Joe Nadol of JP Morgan, you may ask your question.

Joe Nadol – JP Morgan

Yes, good morning. Thanks. My question is on the 787, and it’s either for Jim or James. I’m wondering if you could provide a little bit more color on the day-for-day impact on the program because of the strike. And why is it day-for-day? My understanding is that you’re waiting I guess for long lead parts from suppliers. And so, I wouldn’t think the impact would be the day-for-day. And then, if the strike ended tomorrow, hypothetically, could you still fly the plane in 2008?

Jim McNerney

The reason it’s day-for-day is that the gating item is production and assembly in our factories, all right? The supply chain has largely healed up in terms of having caught up with the whole schedule and was largely caught up before the impact of the strike, which doesn’t suggest we didn’t continue to have challenges, that we have to wrestle with the ground everyday. But the gating item has become now the assembly of the early airplanes in our factory, and sends us the gating item with our strike, that’s where you get to the day-per-day or slightly more because of the ramp back up when the strike ends.

Joe Nadol – JP Morgan

And as for the first flight, if the strike hypothetically ended tomorrow, could you still fly the first flight by the end of December?

Jim McNerney

We’d have to – like I say, we estimate day-for-day or a little bit more we were targeting, as you know, in the fourth quarter. And we’d have to go back and add that all up when it’s done, and we’ll let you know. But we were on that schedule pre-strike and so now, we’ve got to see where it ends, add it up, and we’ll let you know.

Joe Nadol – JP Morgan

Okay, thank you.

Jim McNerney

You’re welcome.

Operator

Heidi Wood of Morgan Stanley, you may ask your question.

Heidi Wood – Morgan Stanley

Good morning.

Jim McNerney

Good morning, Heidi.

Heidi Wood – Morgan Stanley

I want to focus on the financing status. Can you talk a little bit – give us some granularity of the financing status of both the strike-impacted planes as well as the 2009 planes? If I break that up a bit, do those strike-impacted planes need to renegotiate their financing deals since the deliveries didn’t occur? And for the 2009 planes, can you give a sense about kind of the landscape between US and European and leasing company deliveries because presumably those should be the niches that would be most affected by financing needs?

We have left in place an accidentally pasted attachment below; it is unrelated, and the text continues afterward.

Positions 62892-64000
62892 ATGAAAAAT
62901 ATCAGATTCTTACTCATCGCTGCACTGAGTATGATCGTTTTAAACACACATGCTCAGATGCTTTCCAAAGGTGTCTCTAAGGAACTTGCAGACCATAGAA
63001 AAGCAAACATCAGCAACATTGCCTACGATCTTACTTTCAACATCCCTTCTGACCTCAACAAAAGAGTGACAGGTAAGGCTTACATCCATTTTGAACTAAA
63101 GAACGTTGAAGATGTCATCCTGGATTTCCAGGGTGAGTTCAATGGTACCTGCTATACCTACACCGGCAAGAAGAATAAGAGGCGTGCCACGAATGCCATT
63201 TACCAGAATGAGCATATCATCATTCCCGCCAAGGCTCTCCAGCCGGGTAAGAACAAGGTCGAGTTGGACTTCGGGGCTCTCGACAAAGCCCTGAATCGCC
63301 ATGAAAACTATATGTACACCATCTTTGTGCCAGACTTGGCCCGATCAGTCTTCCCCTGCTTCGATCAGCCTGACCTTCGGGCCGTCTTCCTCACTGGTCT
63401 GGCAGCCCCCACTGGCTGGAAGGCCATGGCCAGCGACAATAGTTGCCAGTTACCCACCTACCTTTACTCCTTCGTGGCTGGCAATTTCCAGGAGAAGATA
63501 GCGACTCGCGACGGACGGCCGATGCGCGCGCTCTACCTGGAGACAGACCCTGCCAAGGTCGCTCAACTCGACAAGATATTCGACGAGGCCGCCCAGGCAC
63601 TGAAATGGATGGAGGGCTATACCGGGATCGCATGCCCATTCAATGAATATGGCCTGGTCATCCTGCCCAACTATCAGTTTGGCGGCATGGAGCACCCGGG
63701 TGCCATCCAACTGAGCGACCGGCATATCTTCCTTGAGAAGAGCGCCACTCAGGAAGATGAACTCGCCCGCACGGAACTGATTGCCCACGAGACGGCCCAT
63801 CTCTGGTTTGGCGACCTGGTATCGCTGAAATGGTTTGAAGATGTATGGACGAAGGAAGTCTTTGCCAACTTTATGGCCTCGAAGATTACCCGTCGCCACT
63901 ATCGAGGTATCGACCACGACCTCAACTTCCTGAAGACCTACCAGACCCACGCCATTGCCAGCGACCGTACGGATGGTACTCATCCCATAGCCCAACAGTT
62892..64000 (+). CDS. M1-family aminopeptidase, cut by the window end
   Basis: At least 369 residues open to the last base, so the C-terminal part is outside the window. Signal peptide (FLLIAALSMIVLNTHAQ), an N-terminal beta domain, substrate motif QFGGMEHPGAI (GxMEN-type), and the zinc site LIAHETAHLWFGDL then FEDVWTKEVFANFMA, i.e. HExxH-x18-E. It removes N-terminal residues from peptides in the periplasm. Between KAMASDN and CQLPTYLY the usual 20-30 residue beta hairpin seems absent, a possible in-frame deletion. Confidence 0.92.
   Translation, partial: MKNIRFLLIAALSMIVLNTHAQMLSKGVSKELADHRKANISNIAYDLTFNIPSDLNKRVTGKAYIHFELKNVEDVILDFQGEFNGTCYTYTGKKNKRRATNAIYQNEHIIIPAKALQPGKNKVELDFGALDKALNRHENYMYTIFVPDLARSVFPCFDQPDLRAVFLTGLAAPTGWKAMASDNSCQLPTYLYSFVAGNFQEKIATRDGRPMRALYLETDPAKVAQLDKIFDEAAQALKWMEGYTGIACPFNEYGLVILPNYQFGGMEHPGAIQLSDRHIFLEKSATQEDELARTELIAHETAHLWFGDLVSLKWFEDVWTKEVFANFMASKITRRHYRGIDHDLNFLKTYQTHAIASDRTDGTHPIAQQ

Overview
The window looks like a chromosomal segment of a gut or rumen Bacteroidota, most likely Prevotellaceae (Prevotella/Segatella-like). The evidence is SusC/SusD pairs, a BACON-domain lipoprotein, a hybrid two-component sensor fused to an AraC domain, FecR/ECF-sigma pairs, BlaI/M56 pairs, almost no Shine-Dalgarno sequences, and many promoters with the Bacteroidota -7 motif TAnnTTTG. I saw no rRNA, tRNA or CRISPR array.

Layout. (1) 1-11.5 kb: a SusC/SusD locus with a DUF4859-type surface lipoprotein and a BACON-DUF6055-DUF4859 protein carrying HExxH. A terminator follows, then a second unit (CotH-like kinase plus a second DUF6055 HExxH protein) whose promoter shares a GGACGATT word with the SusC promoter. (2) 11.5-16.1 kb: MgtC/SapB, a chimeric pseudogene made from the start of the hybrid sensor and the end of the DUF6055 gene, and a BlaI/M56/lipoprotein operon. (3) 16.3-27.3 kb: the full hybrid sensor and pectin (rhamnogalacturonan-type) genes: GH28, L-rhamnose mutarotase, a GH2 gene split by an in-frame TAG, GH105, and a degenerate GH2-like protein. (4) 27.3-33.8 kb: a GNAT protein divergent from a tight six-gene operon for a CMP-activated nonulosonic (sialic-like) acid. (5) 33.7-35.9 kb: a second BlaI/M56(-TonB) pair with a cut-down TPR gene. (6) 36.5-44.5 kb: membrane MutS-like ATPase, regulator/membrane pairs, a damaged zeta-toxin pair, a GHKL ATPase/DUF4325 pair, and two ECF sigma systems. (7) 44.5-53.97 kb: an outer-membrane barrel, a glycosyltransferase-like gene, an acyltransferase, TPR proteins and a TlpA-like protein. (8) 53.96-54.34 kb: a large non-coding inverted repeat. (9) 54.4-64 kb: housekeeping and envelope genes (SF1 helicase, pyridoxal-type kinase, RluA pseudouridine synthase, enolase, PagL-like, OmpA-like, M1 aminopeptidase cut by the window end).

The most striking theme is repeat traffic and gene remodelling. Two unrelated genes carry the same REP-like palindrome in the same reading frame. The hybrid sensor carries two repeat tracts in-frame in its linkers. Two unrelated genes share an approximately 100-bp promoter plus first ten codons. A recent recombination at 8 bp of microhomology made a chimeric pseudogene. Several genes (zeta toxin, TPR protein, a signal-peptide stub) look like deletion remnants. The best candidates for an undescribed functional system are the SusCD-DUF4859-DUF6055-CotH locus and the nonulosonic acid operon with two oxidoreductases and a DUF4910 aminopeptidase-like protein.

Jim McNerney

I’ll take a swing here, Heidi, and then James will clean up. As I alluded to in my remarks, we have pretty good visibility on the next five quarters through the – obviously, the impact of the strike is not fully understood yet, okay? Because we’re not exactly sure we are. But when you look at that financeable backlog that we’ve got out there, as you would imagine, about roughly 40% of it is overseas banks, Europe regional banks in other parts of the world, lessors are about 20% of it, capital markets as you’d imagined are not in business right now, XM is another 20%, and then BCC, as James said, stands ready to provide a cushion if there are any push-outs that cause renegotiation that isn’t successful. But by and large, we’ve gone through all of these positions with all the financing sources, and we’re feeling pretty good about the ability and the willingness of these financing sources to finance our airplanes against this schedule.

James Bell

Yes, hi. I would that we’re not overly dependent on any one funding source.

Jim McNerney

Yes, yes.

James Bell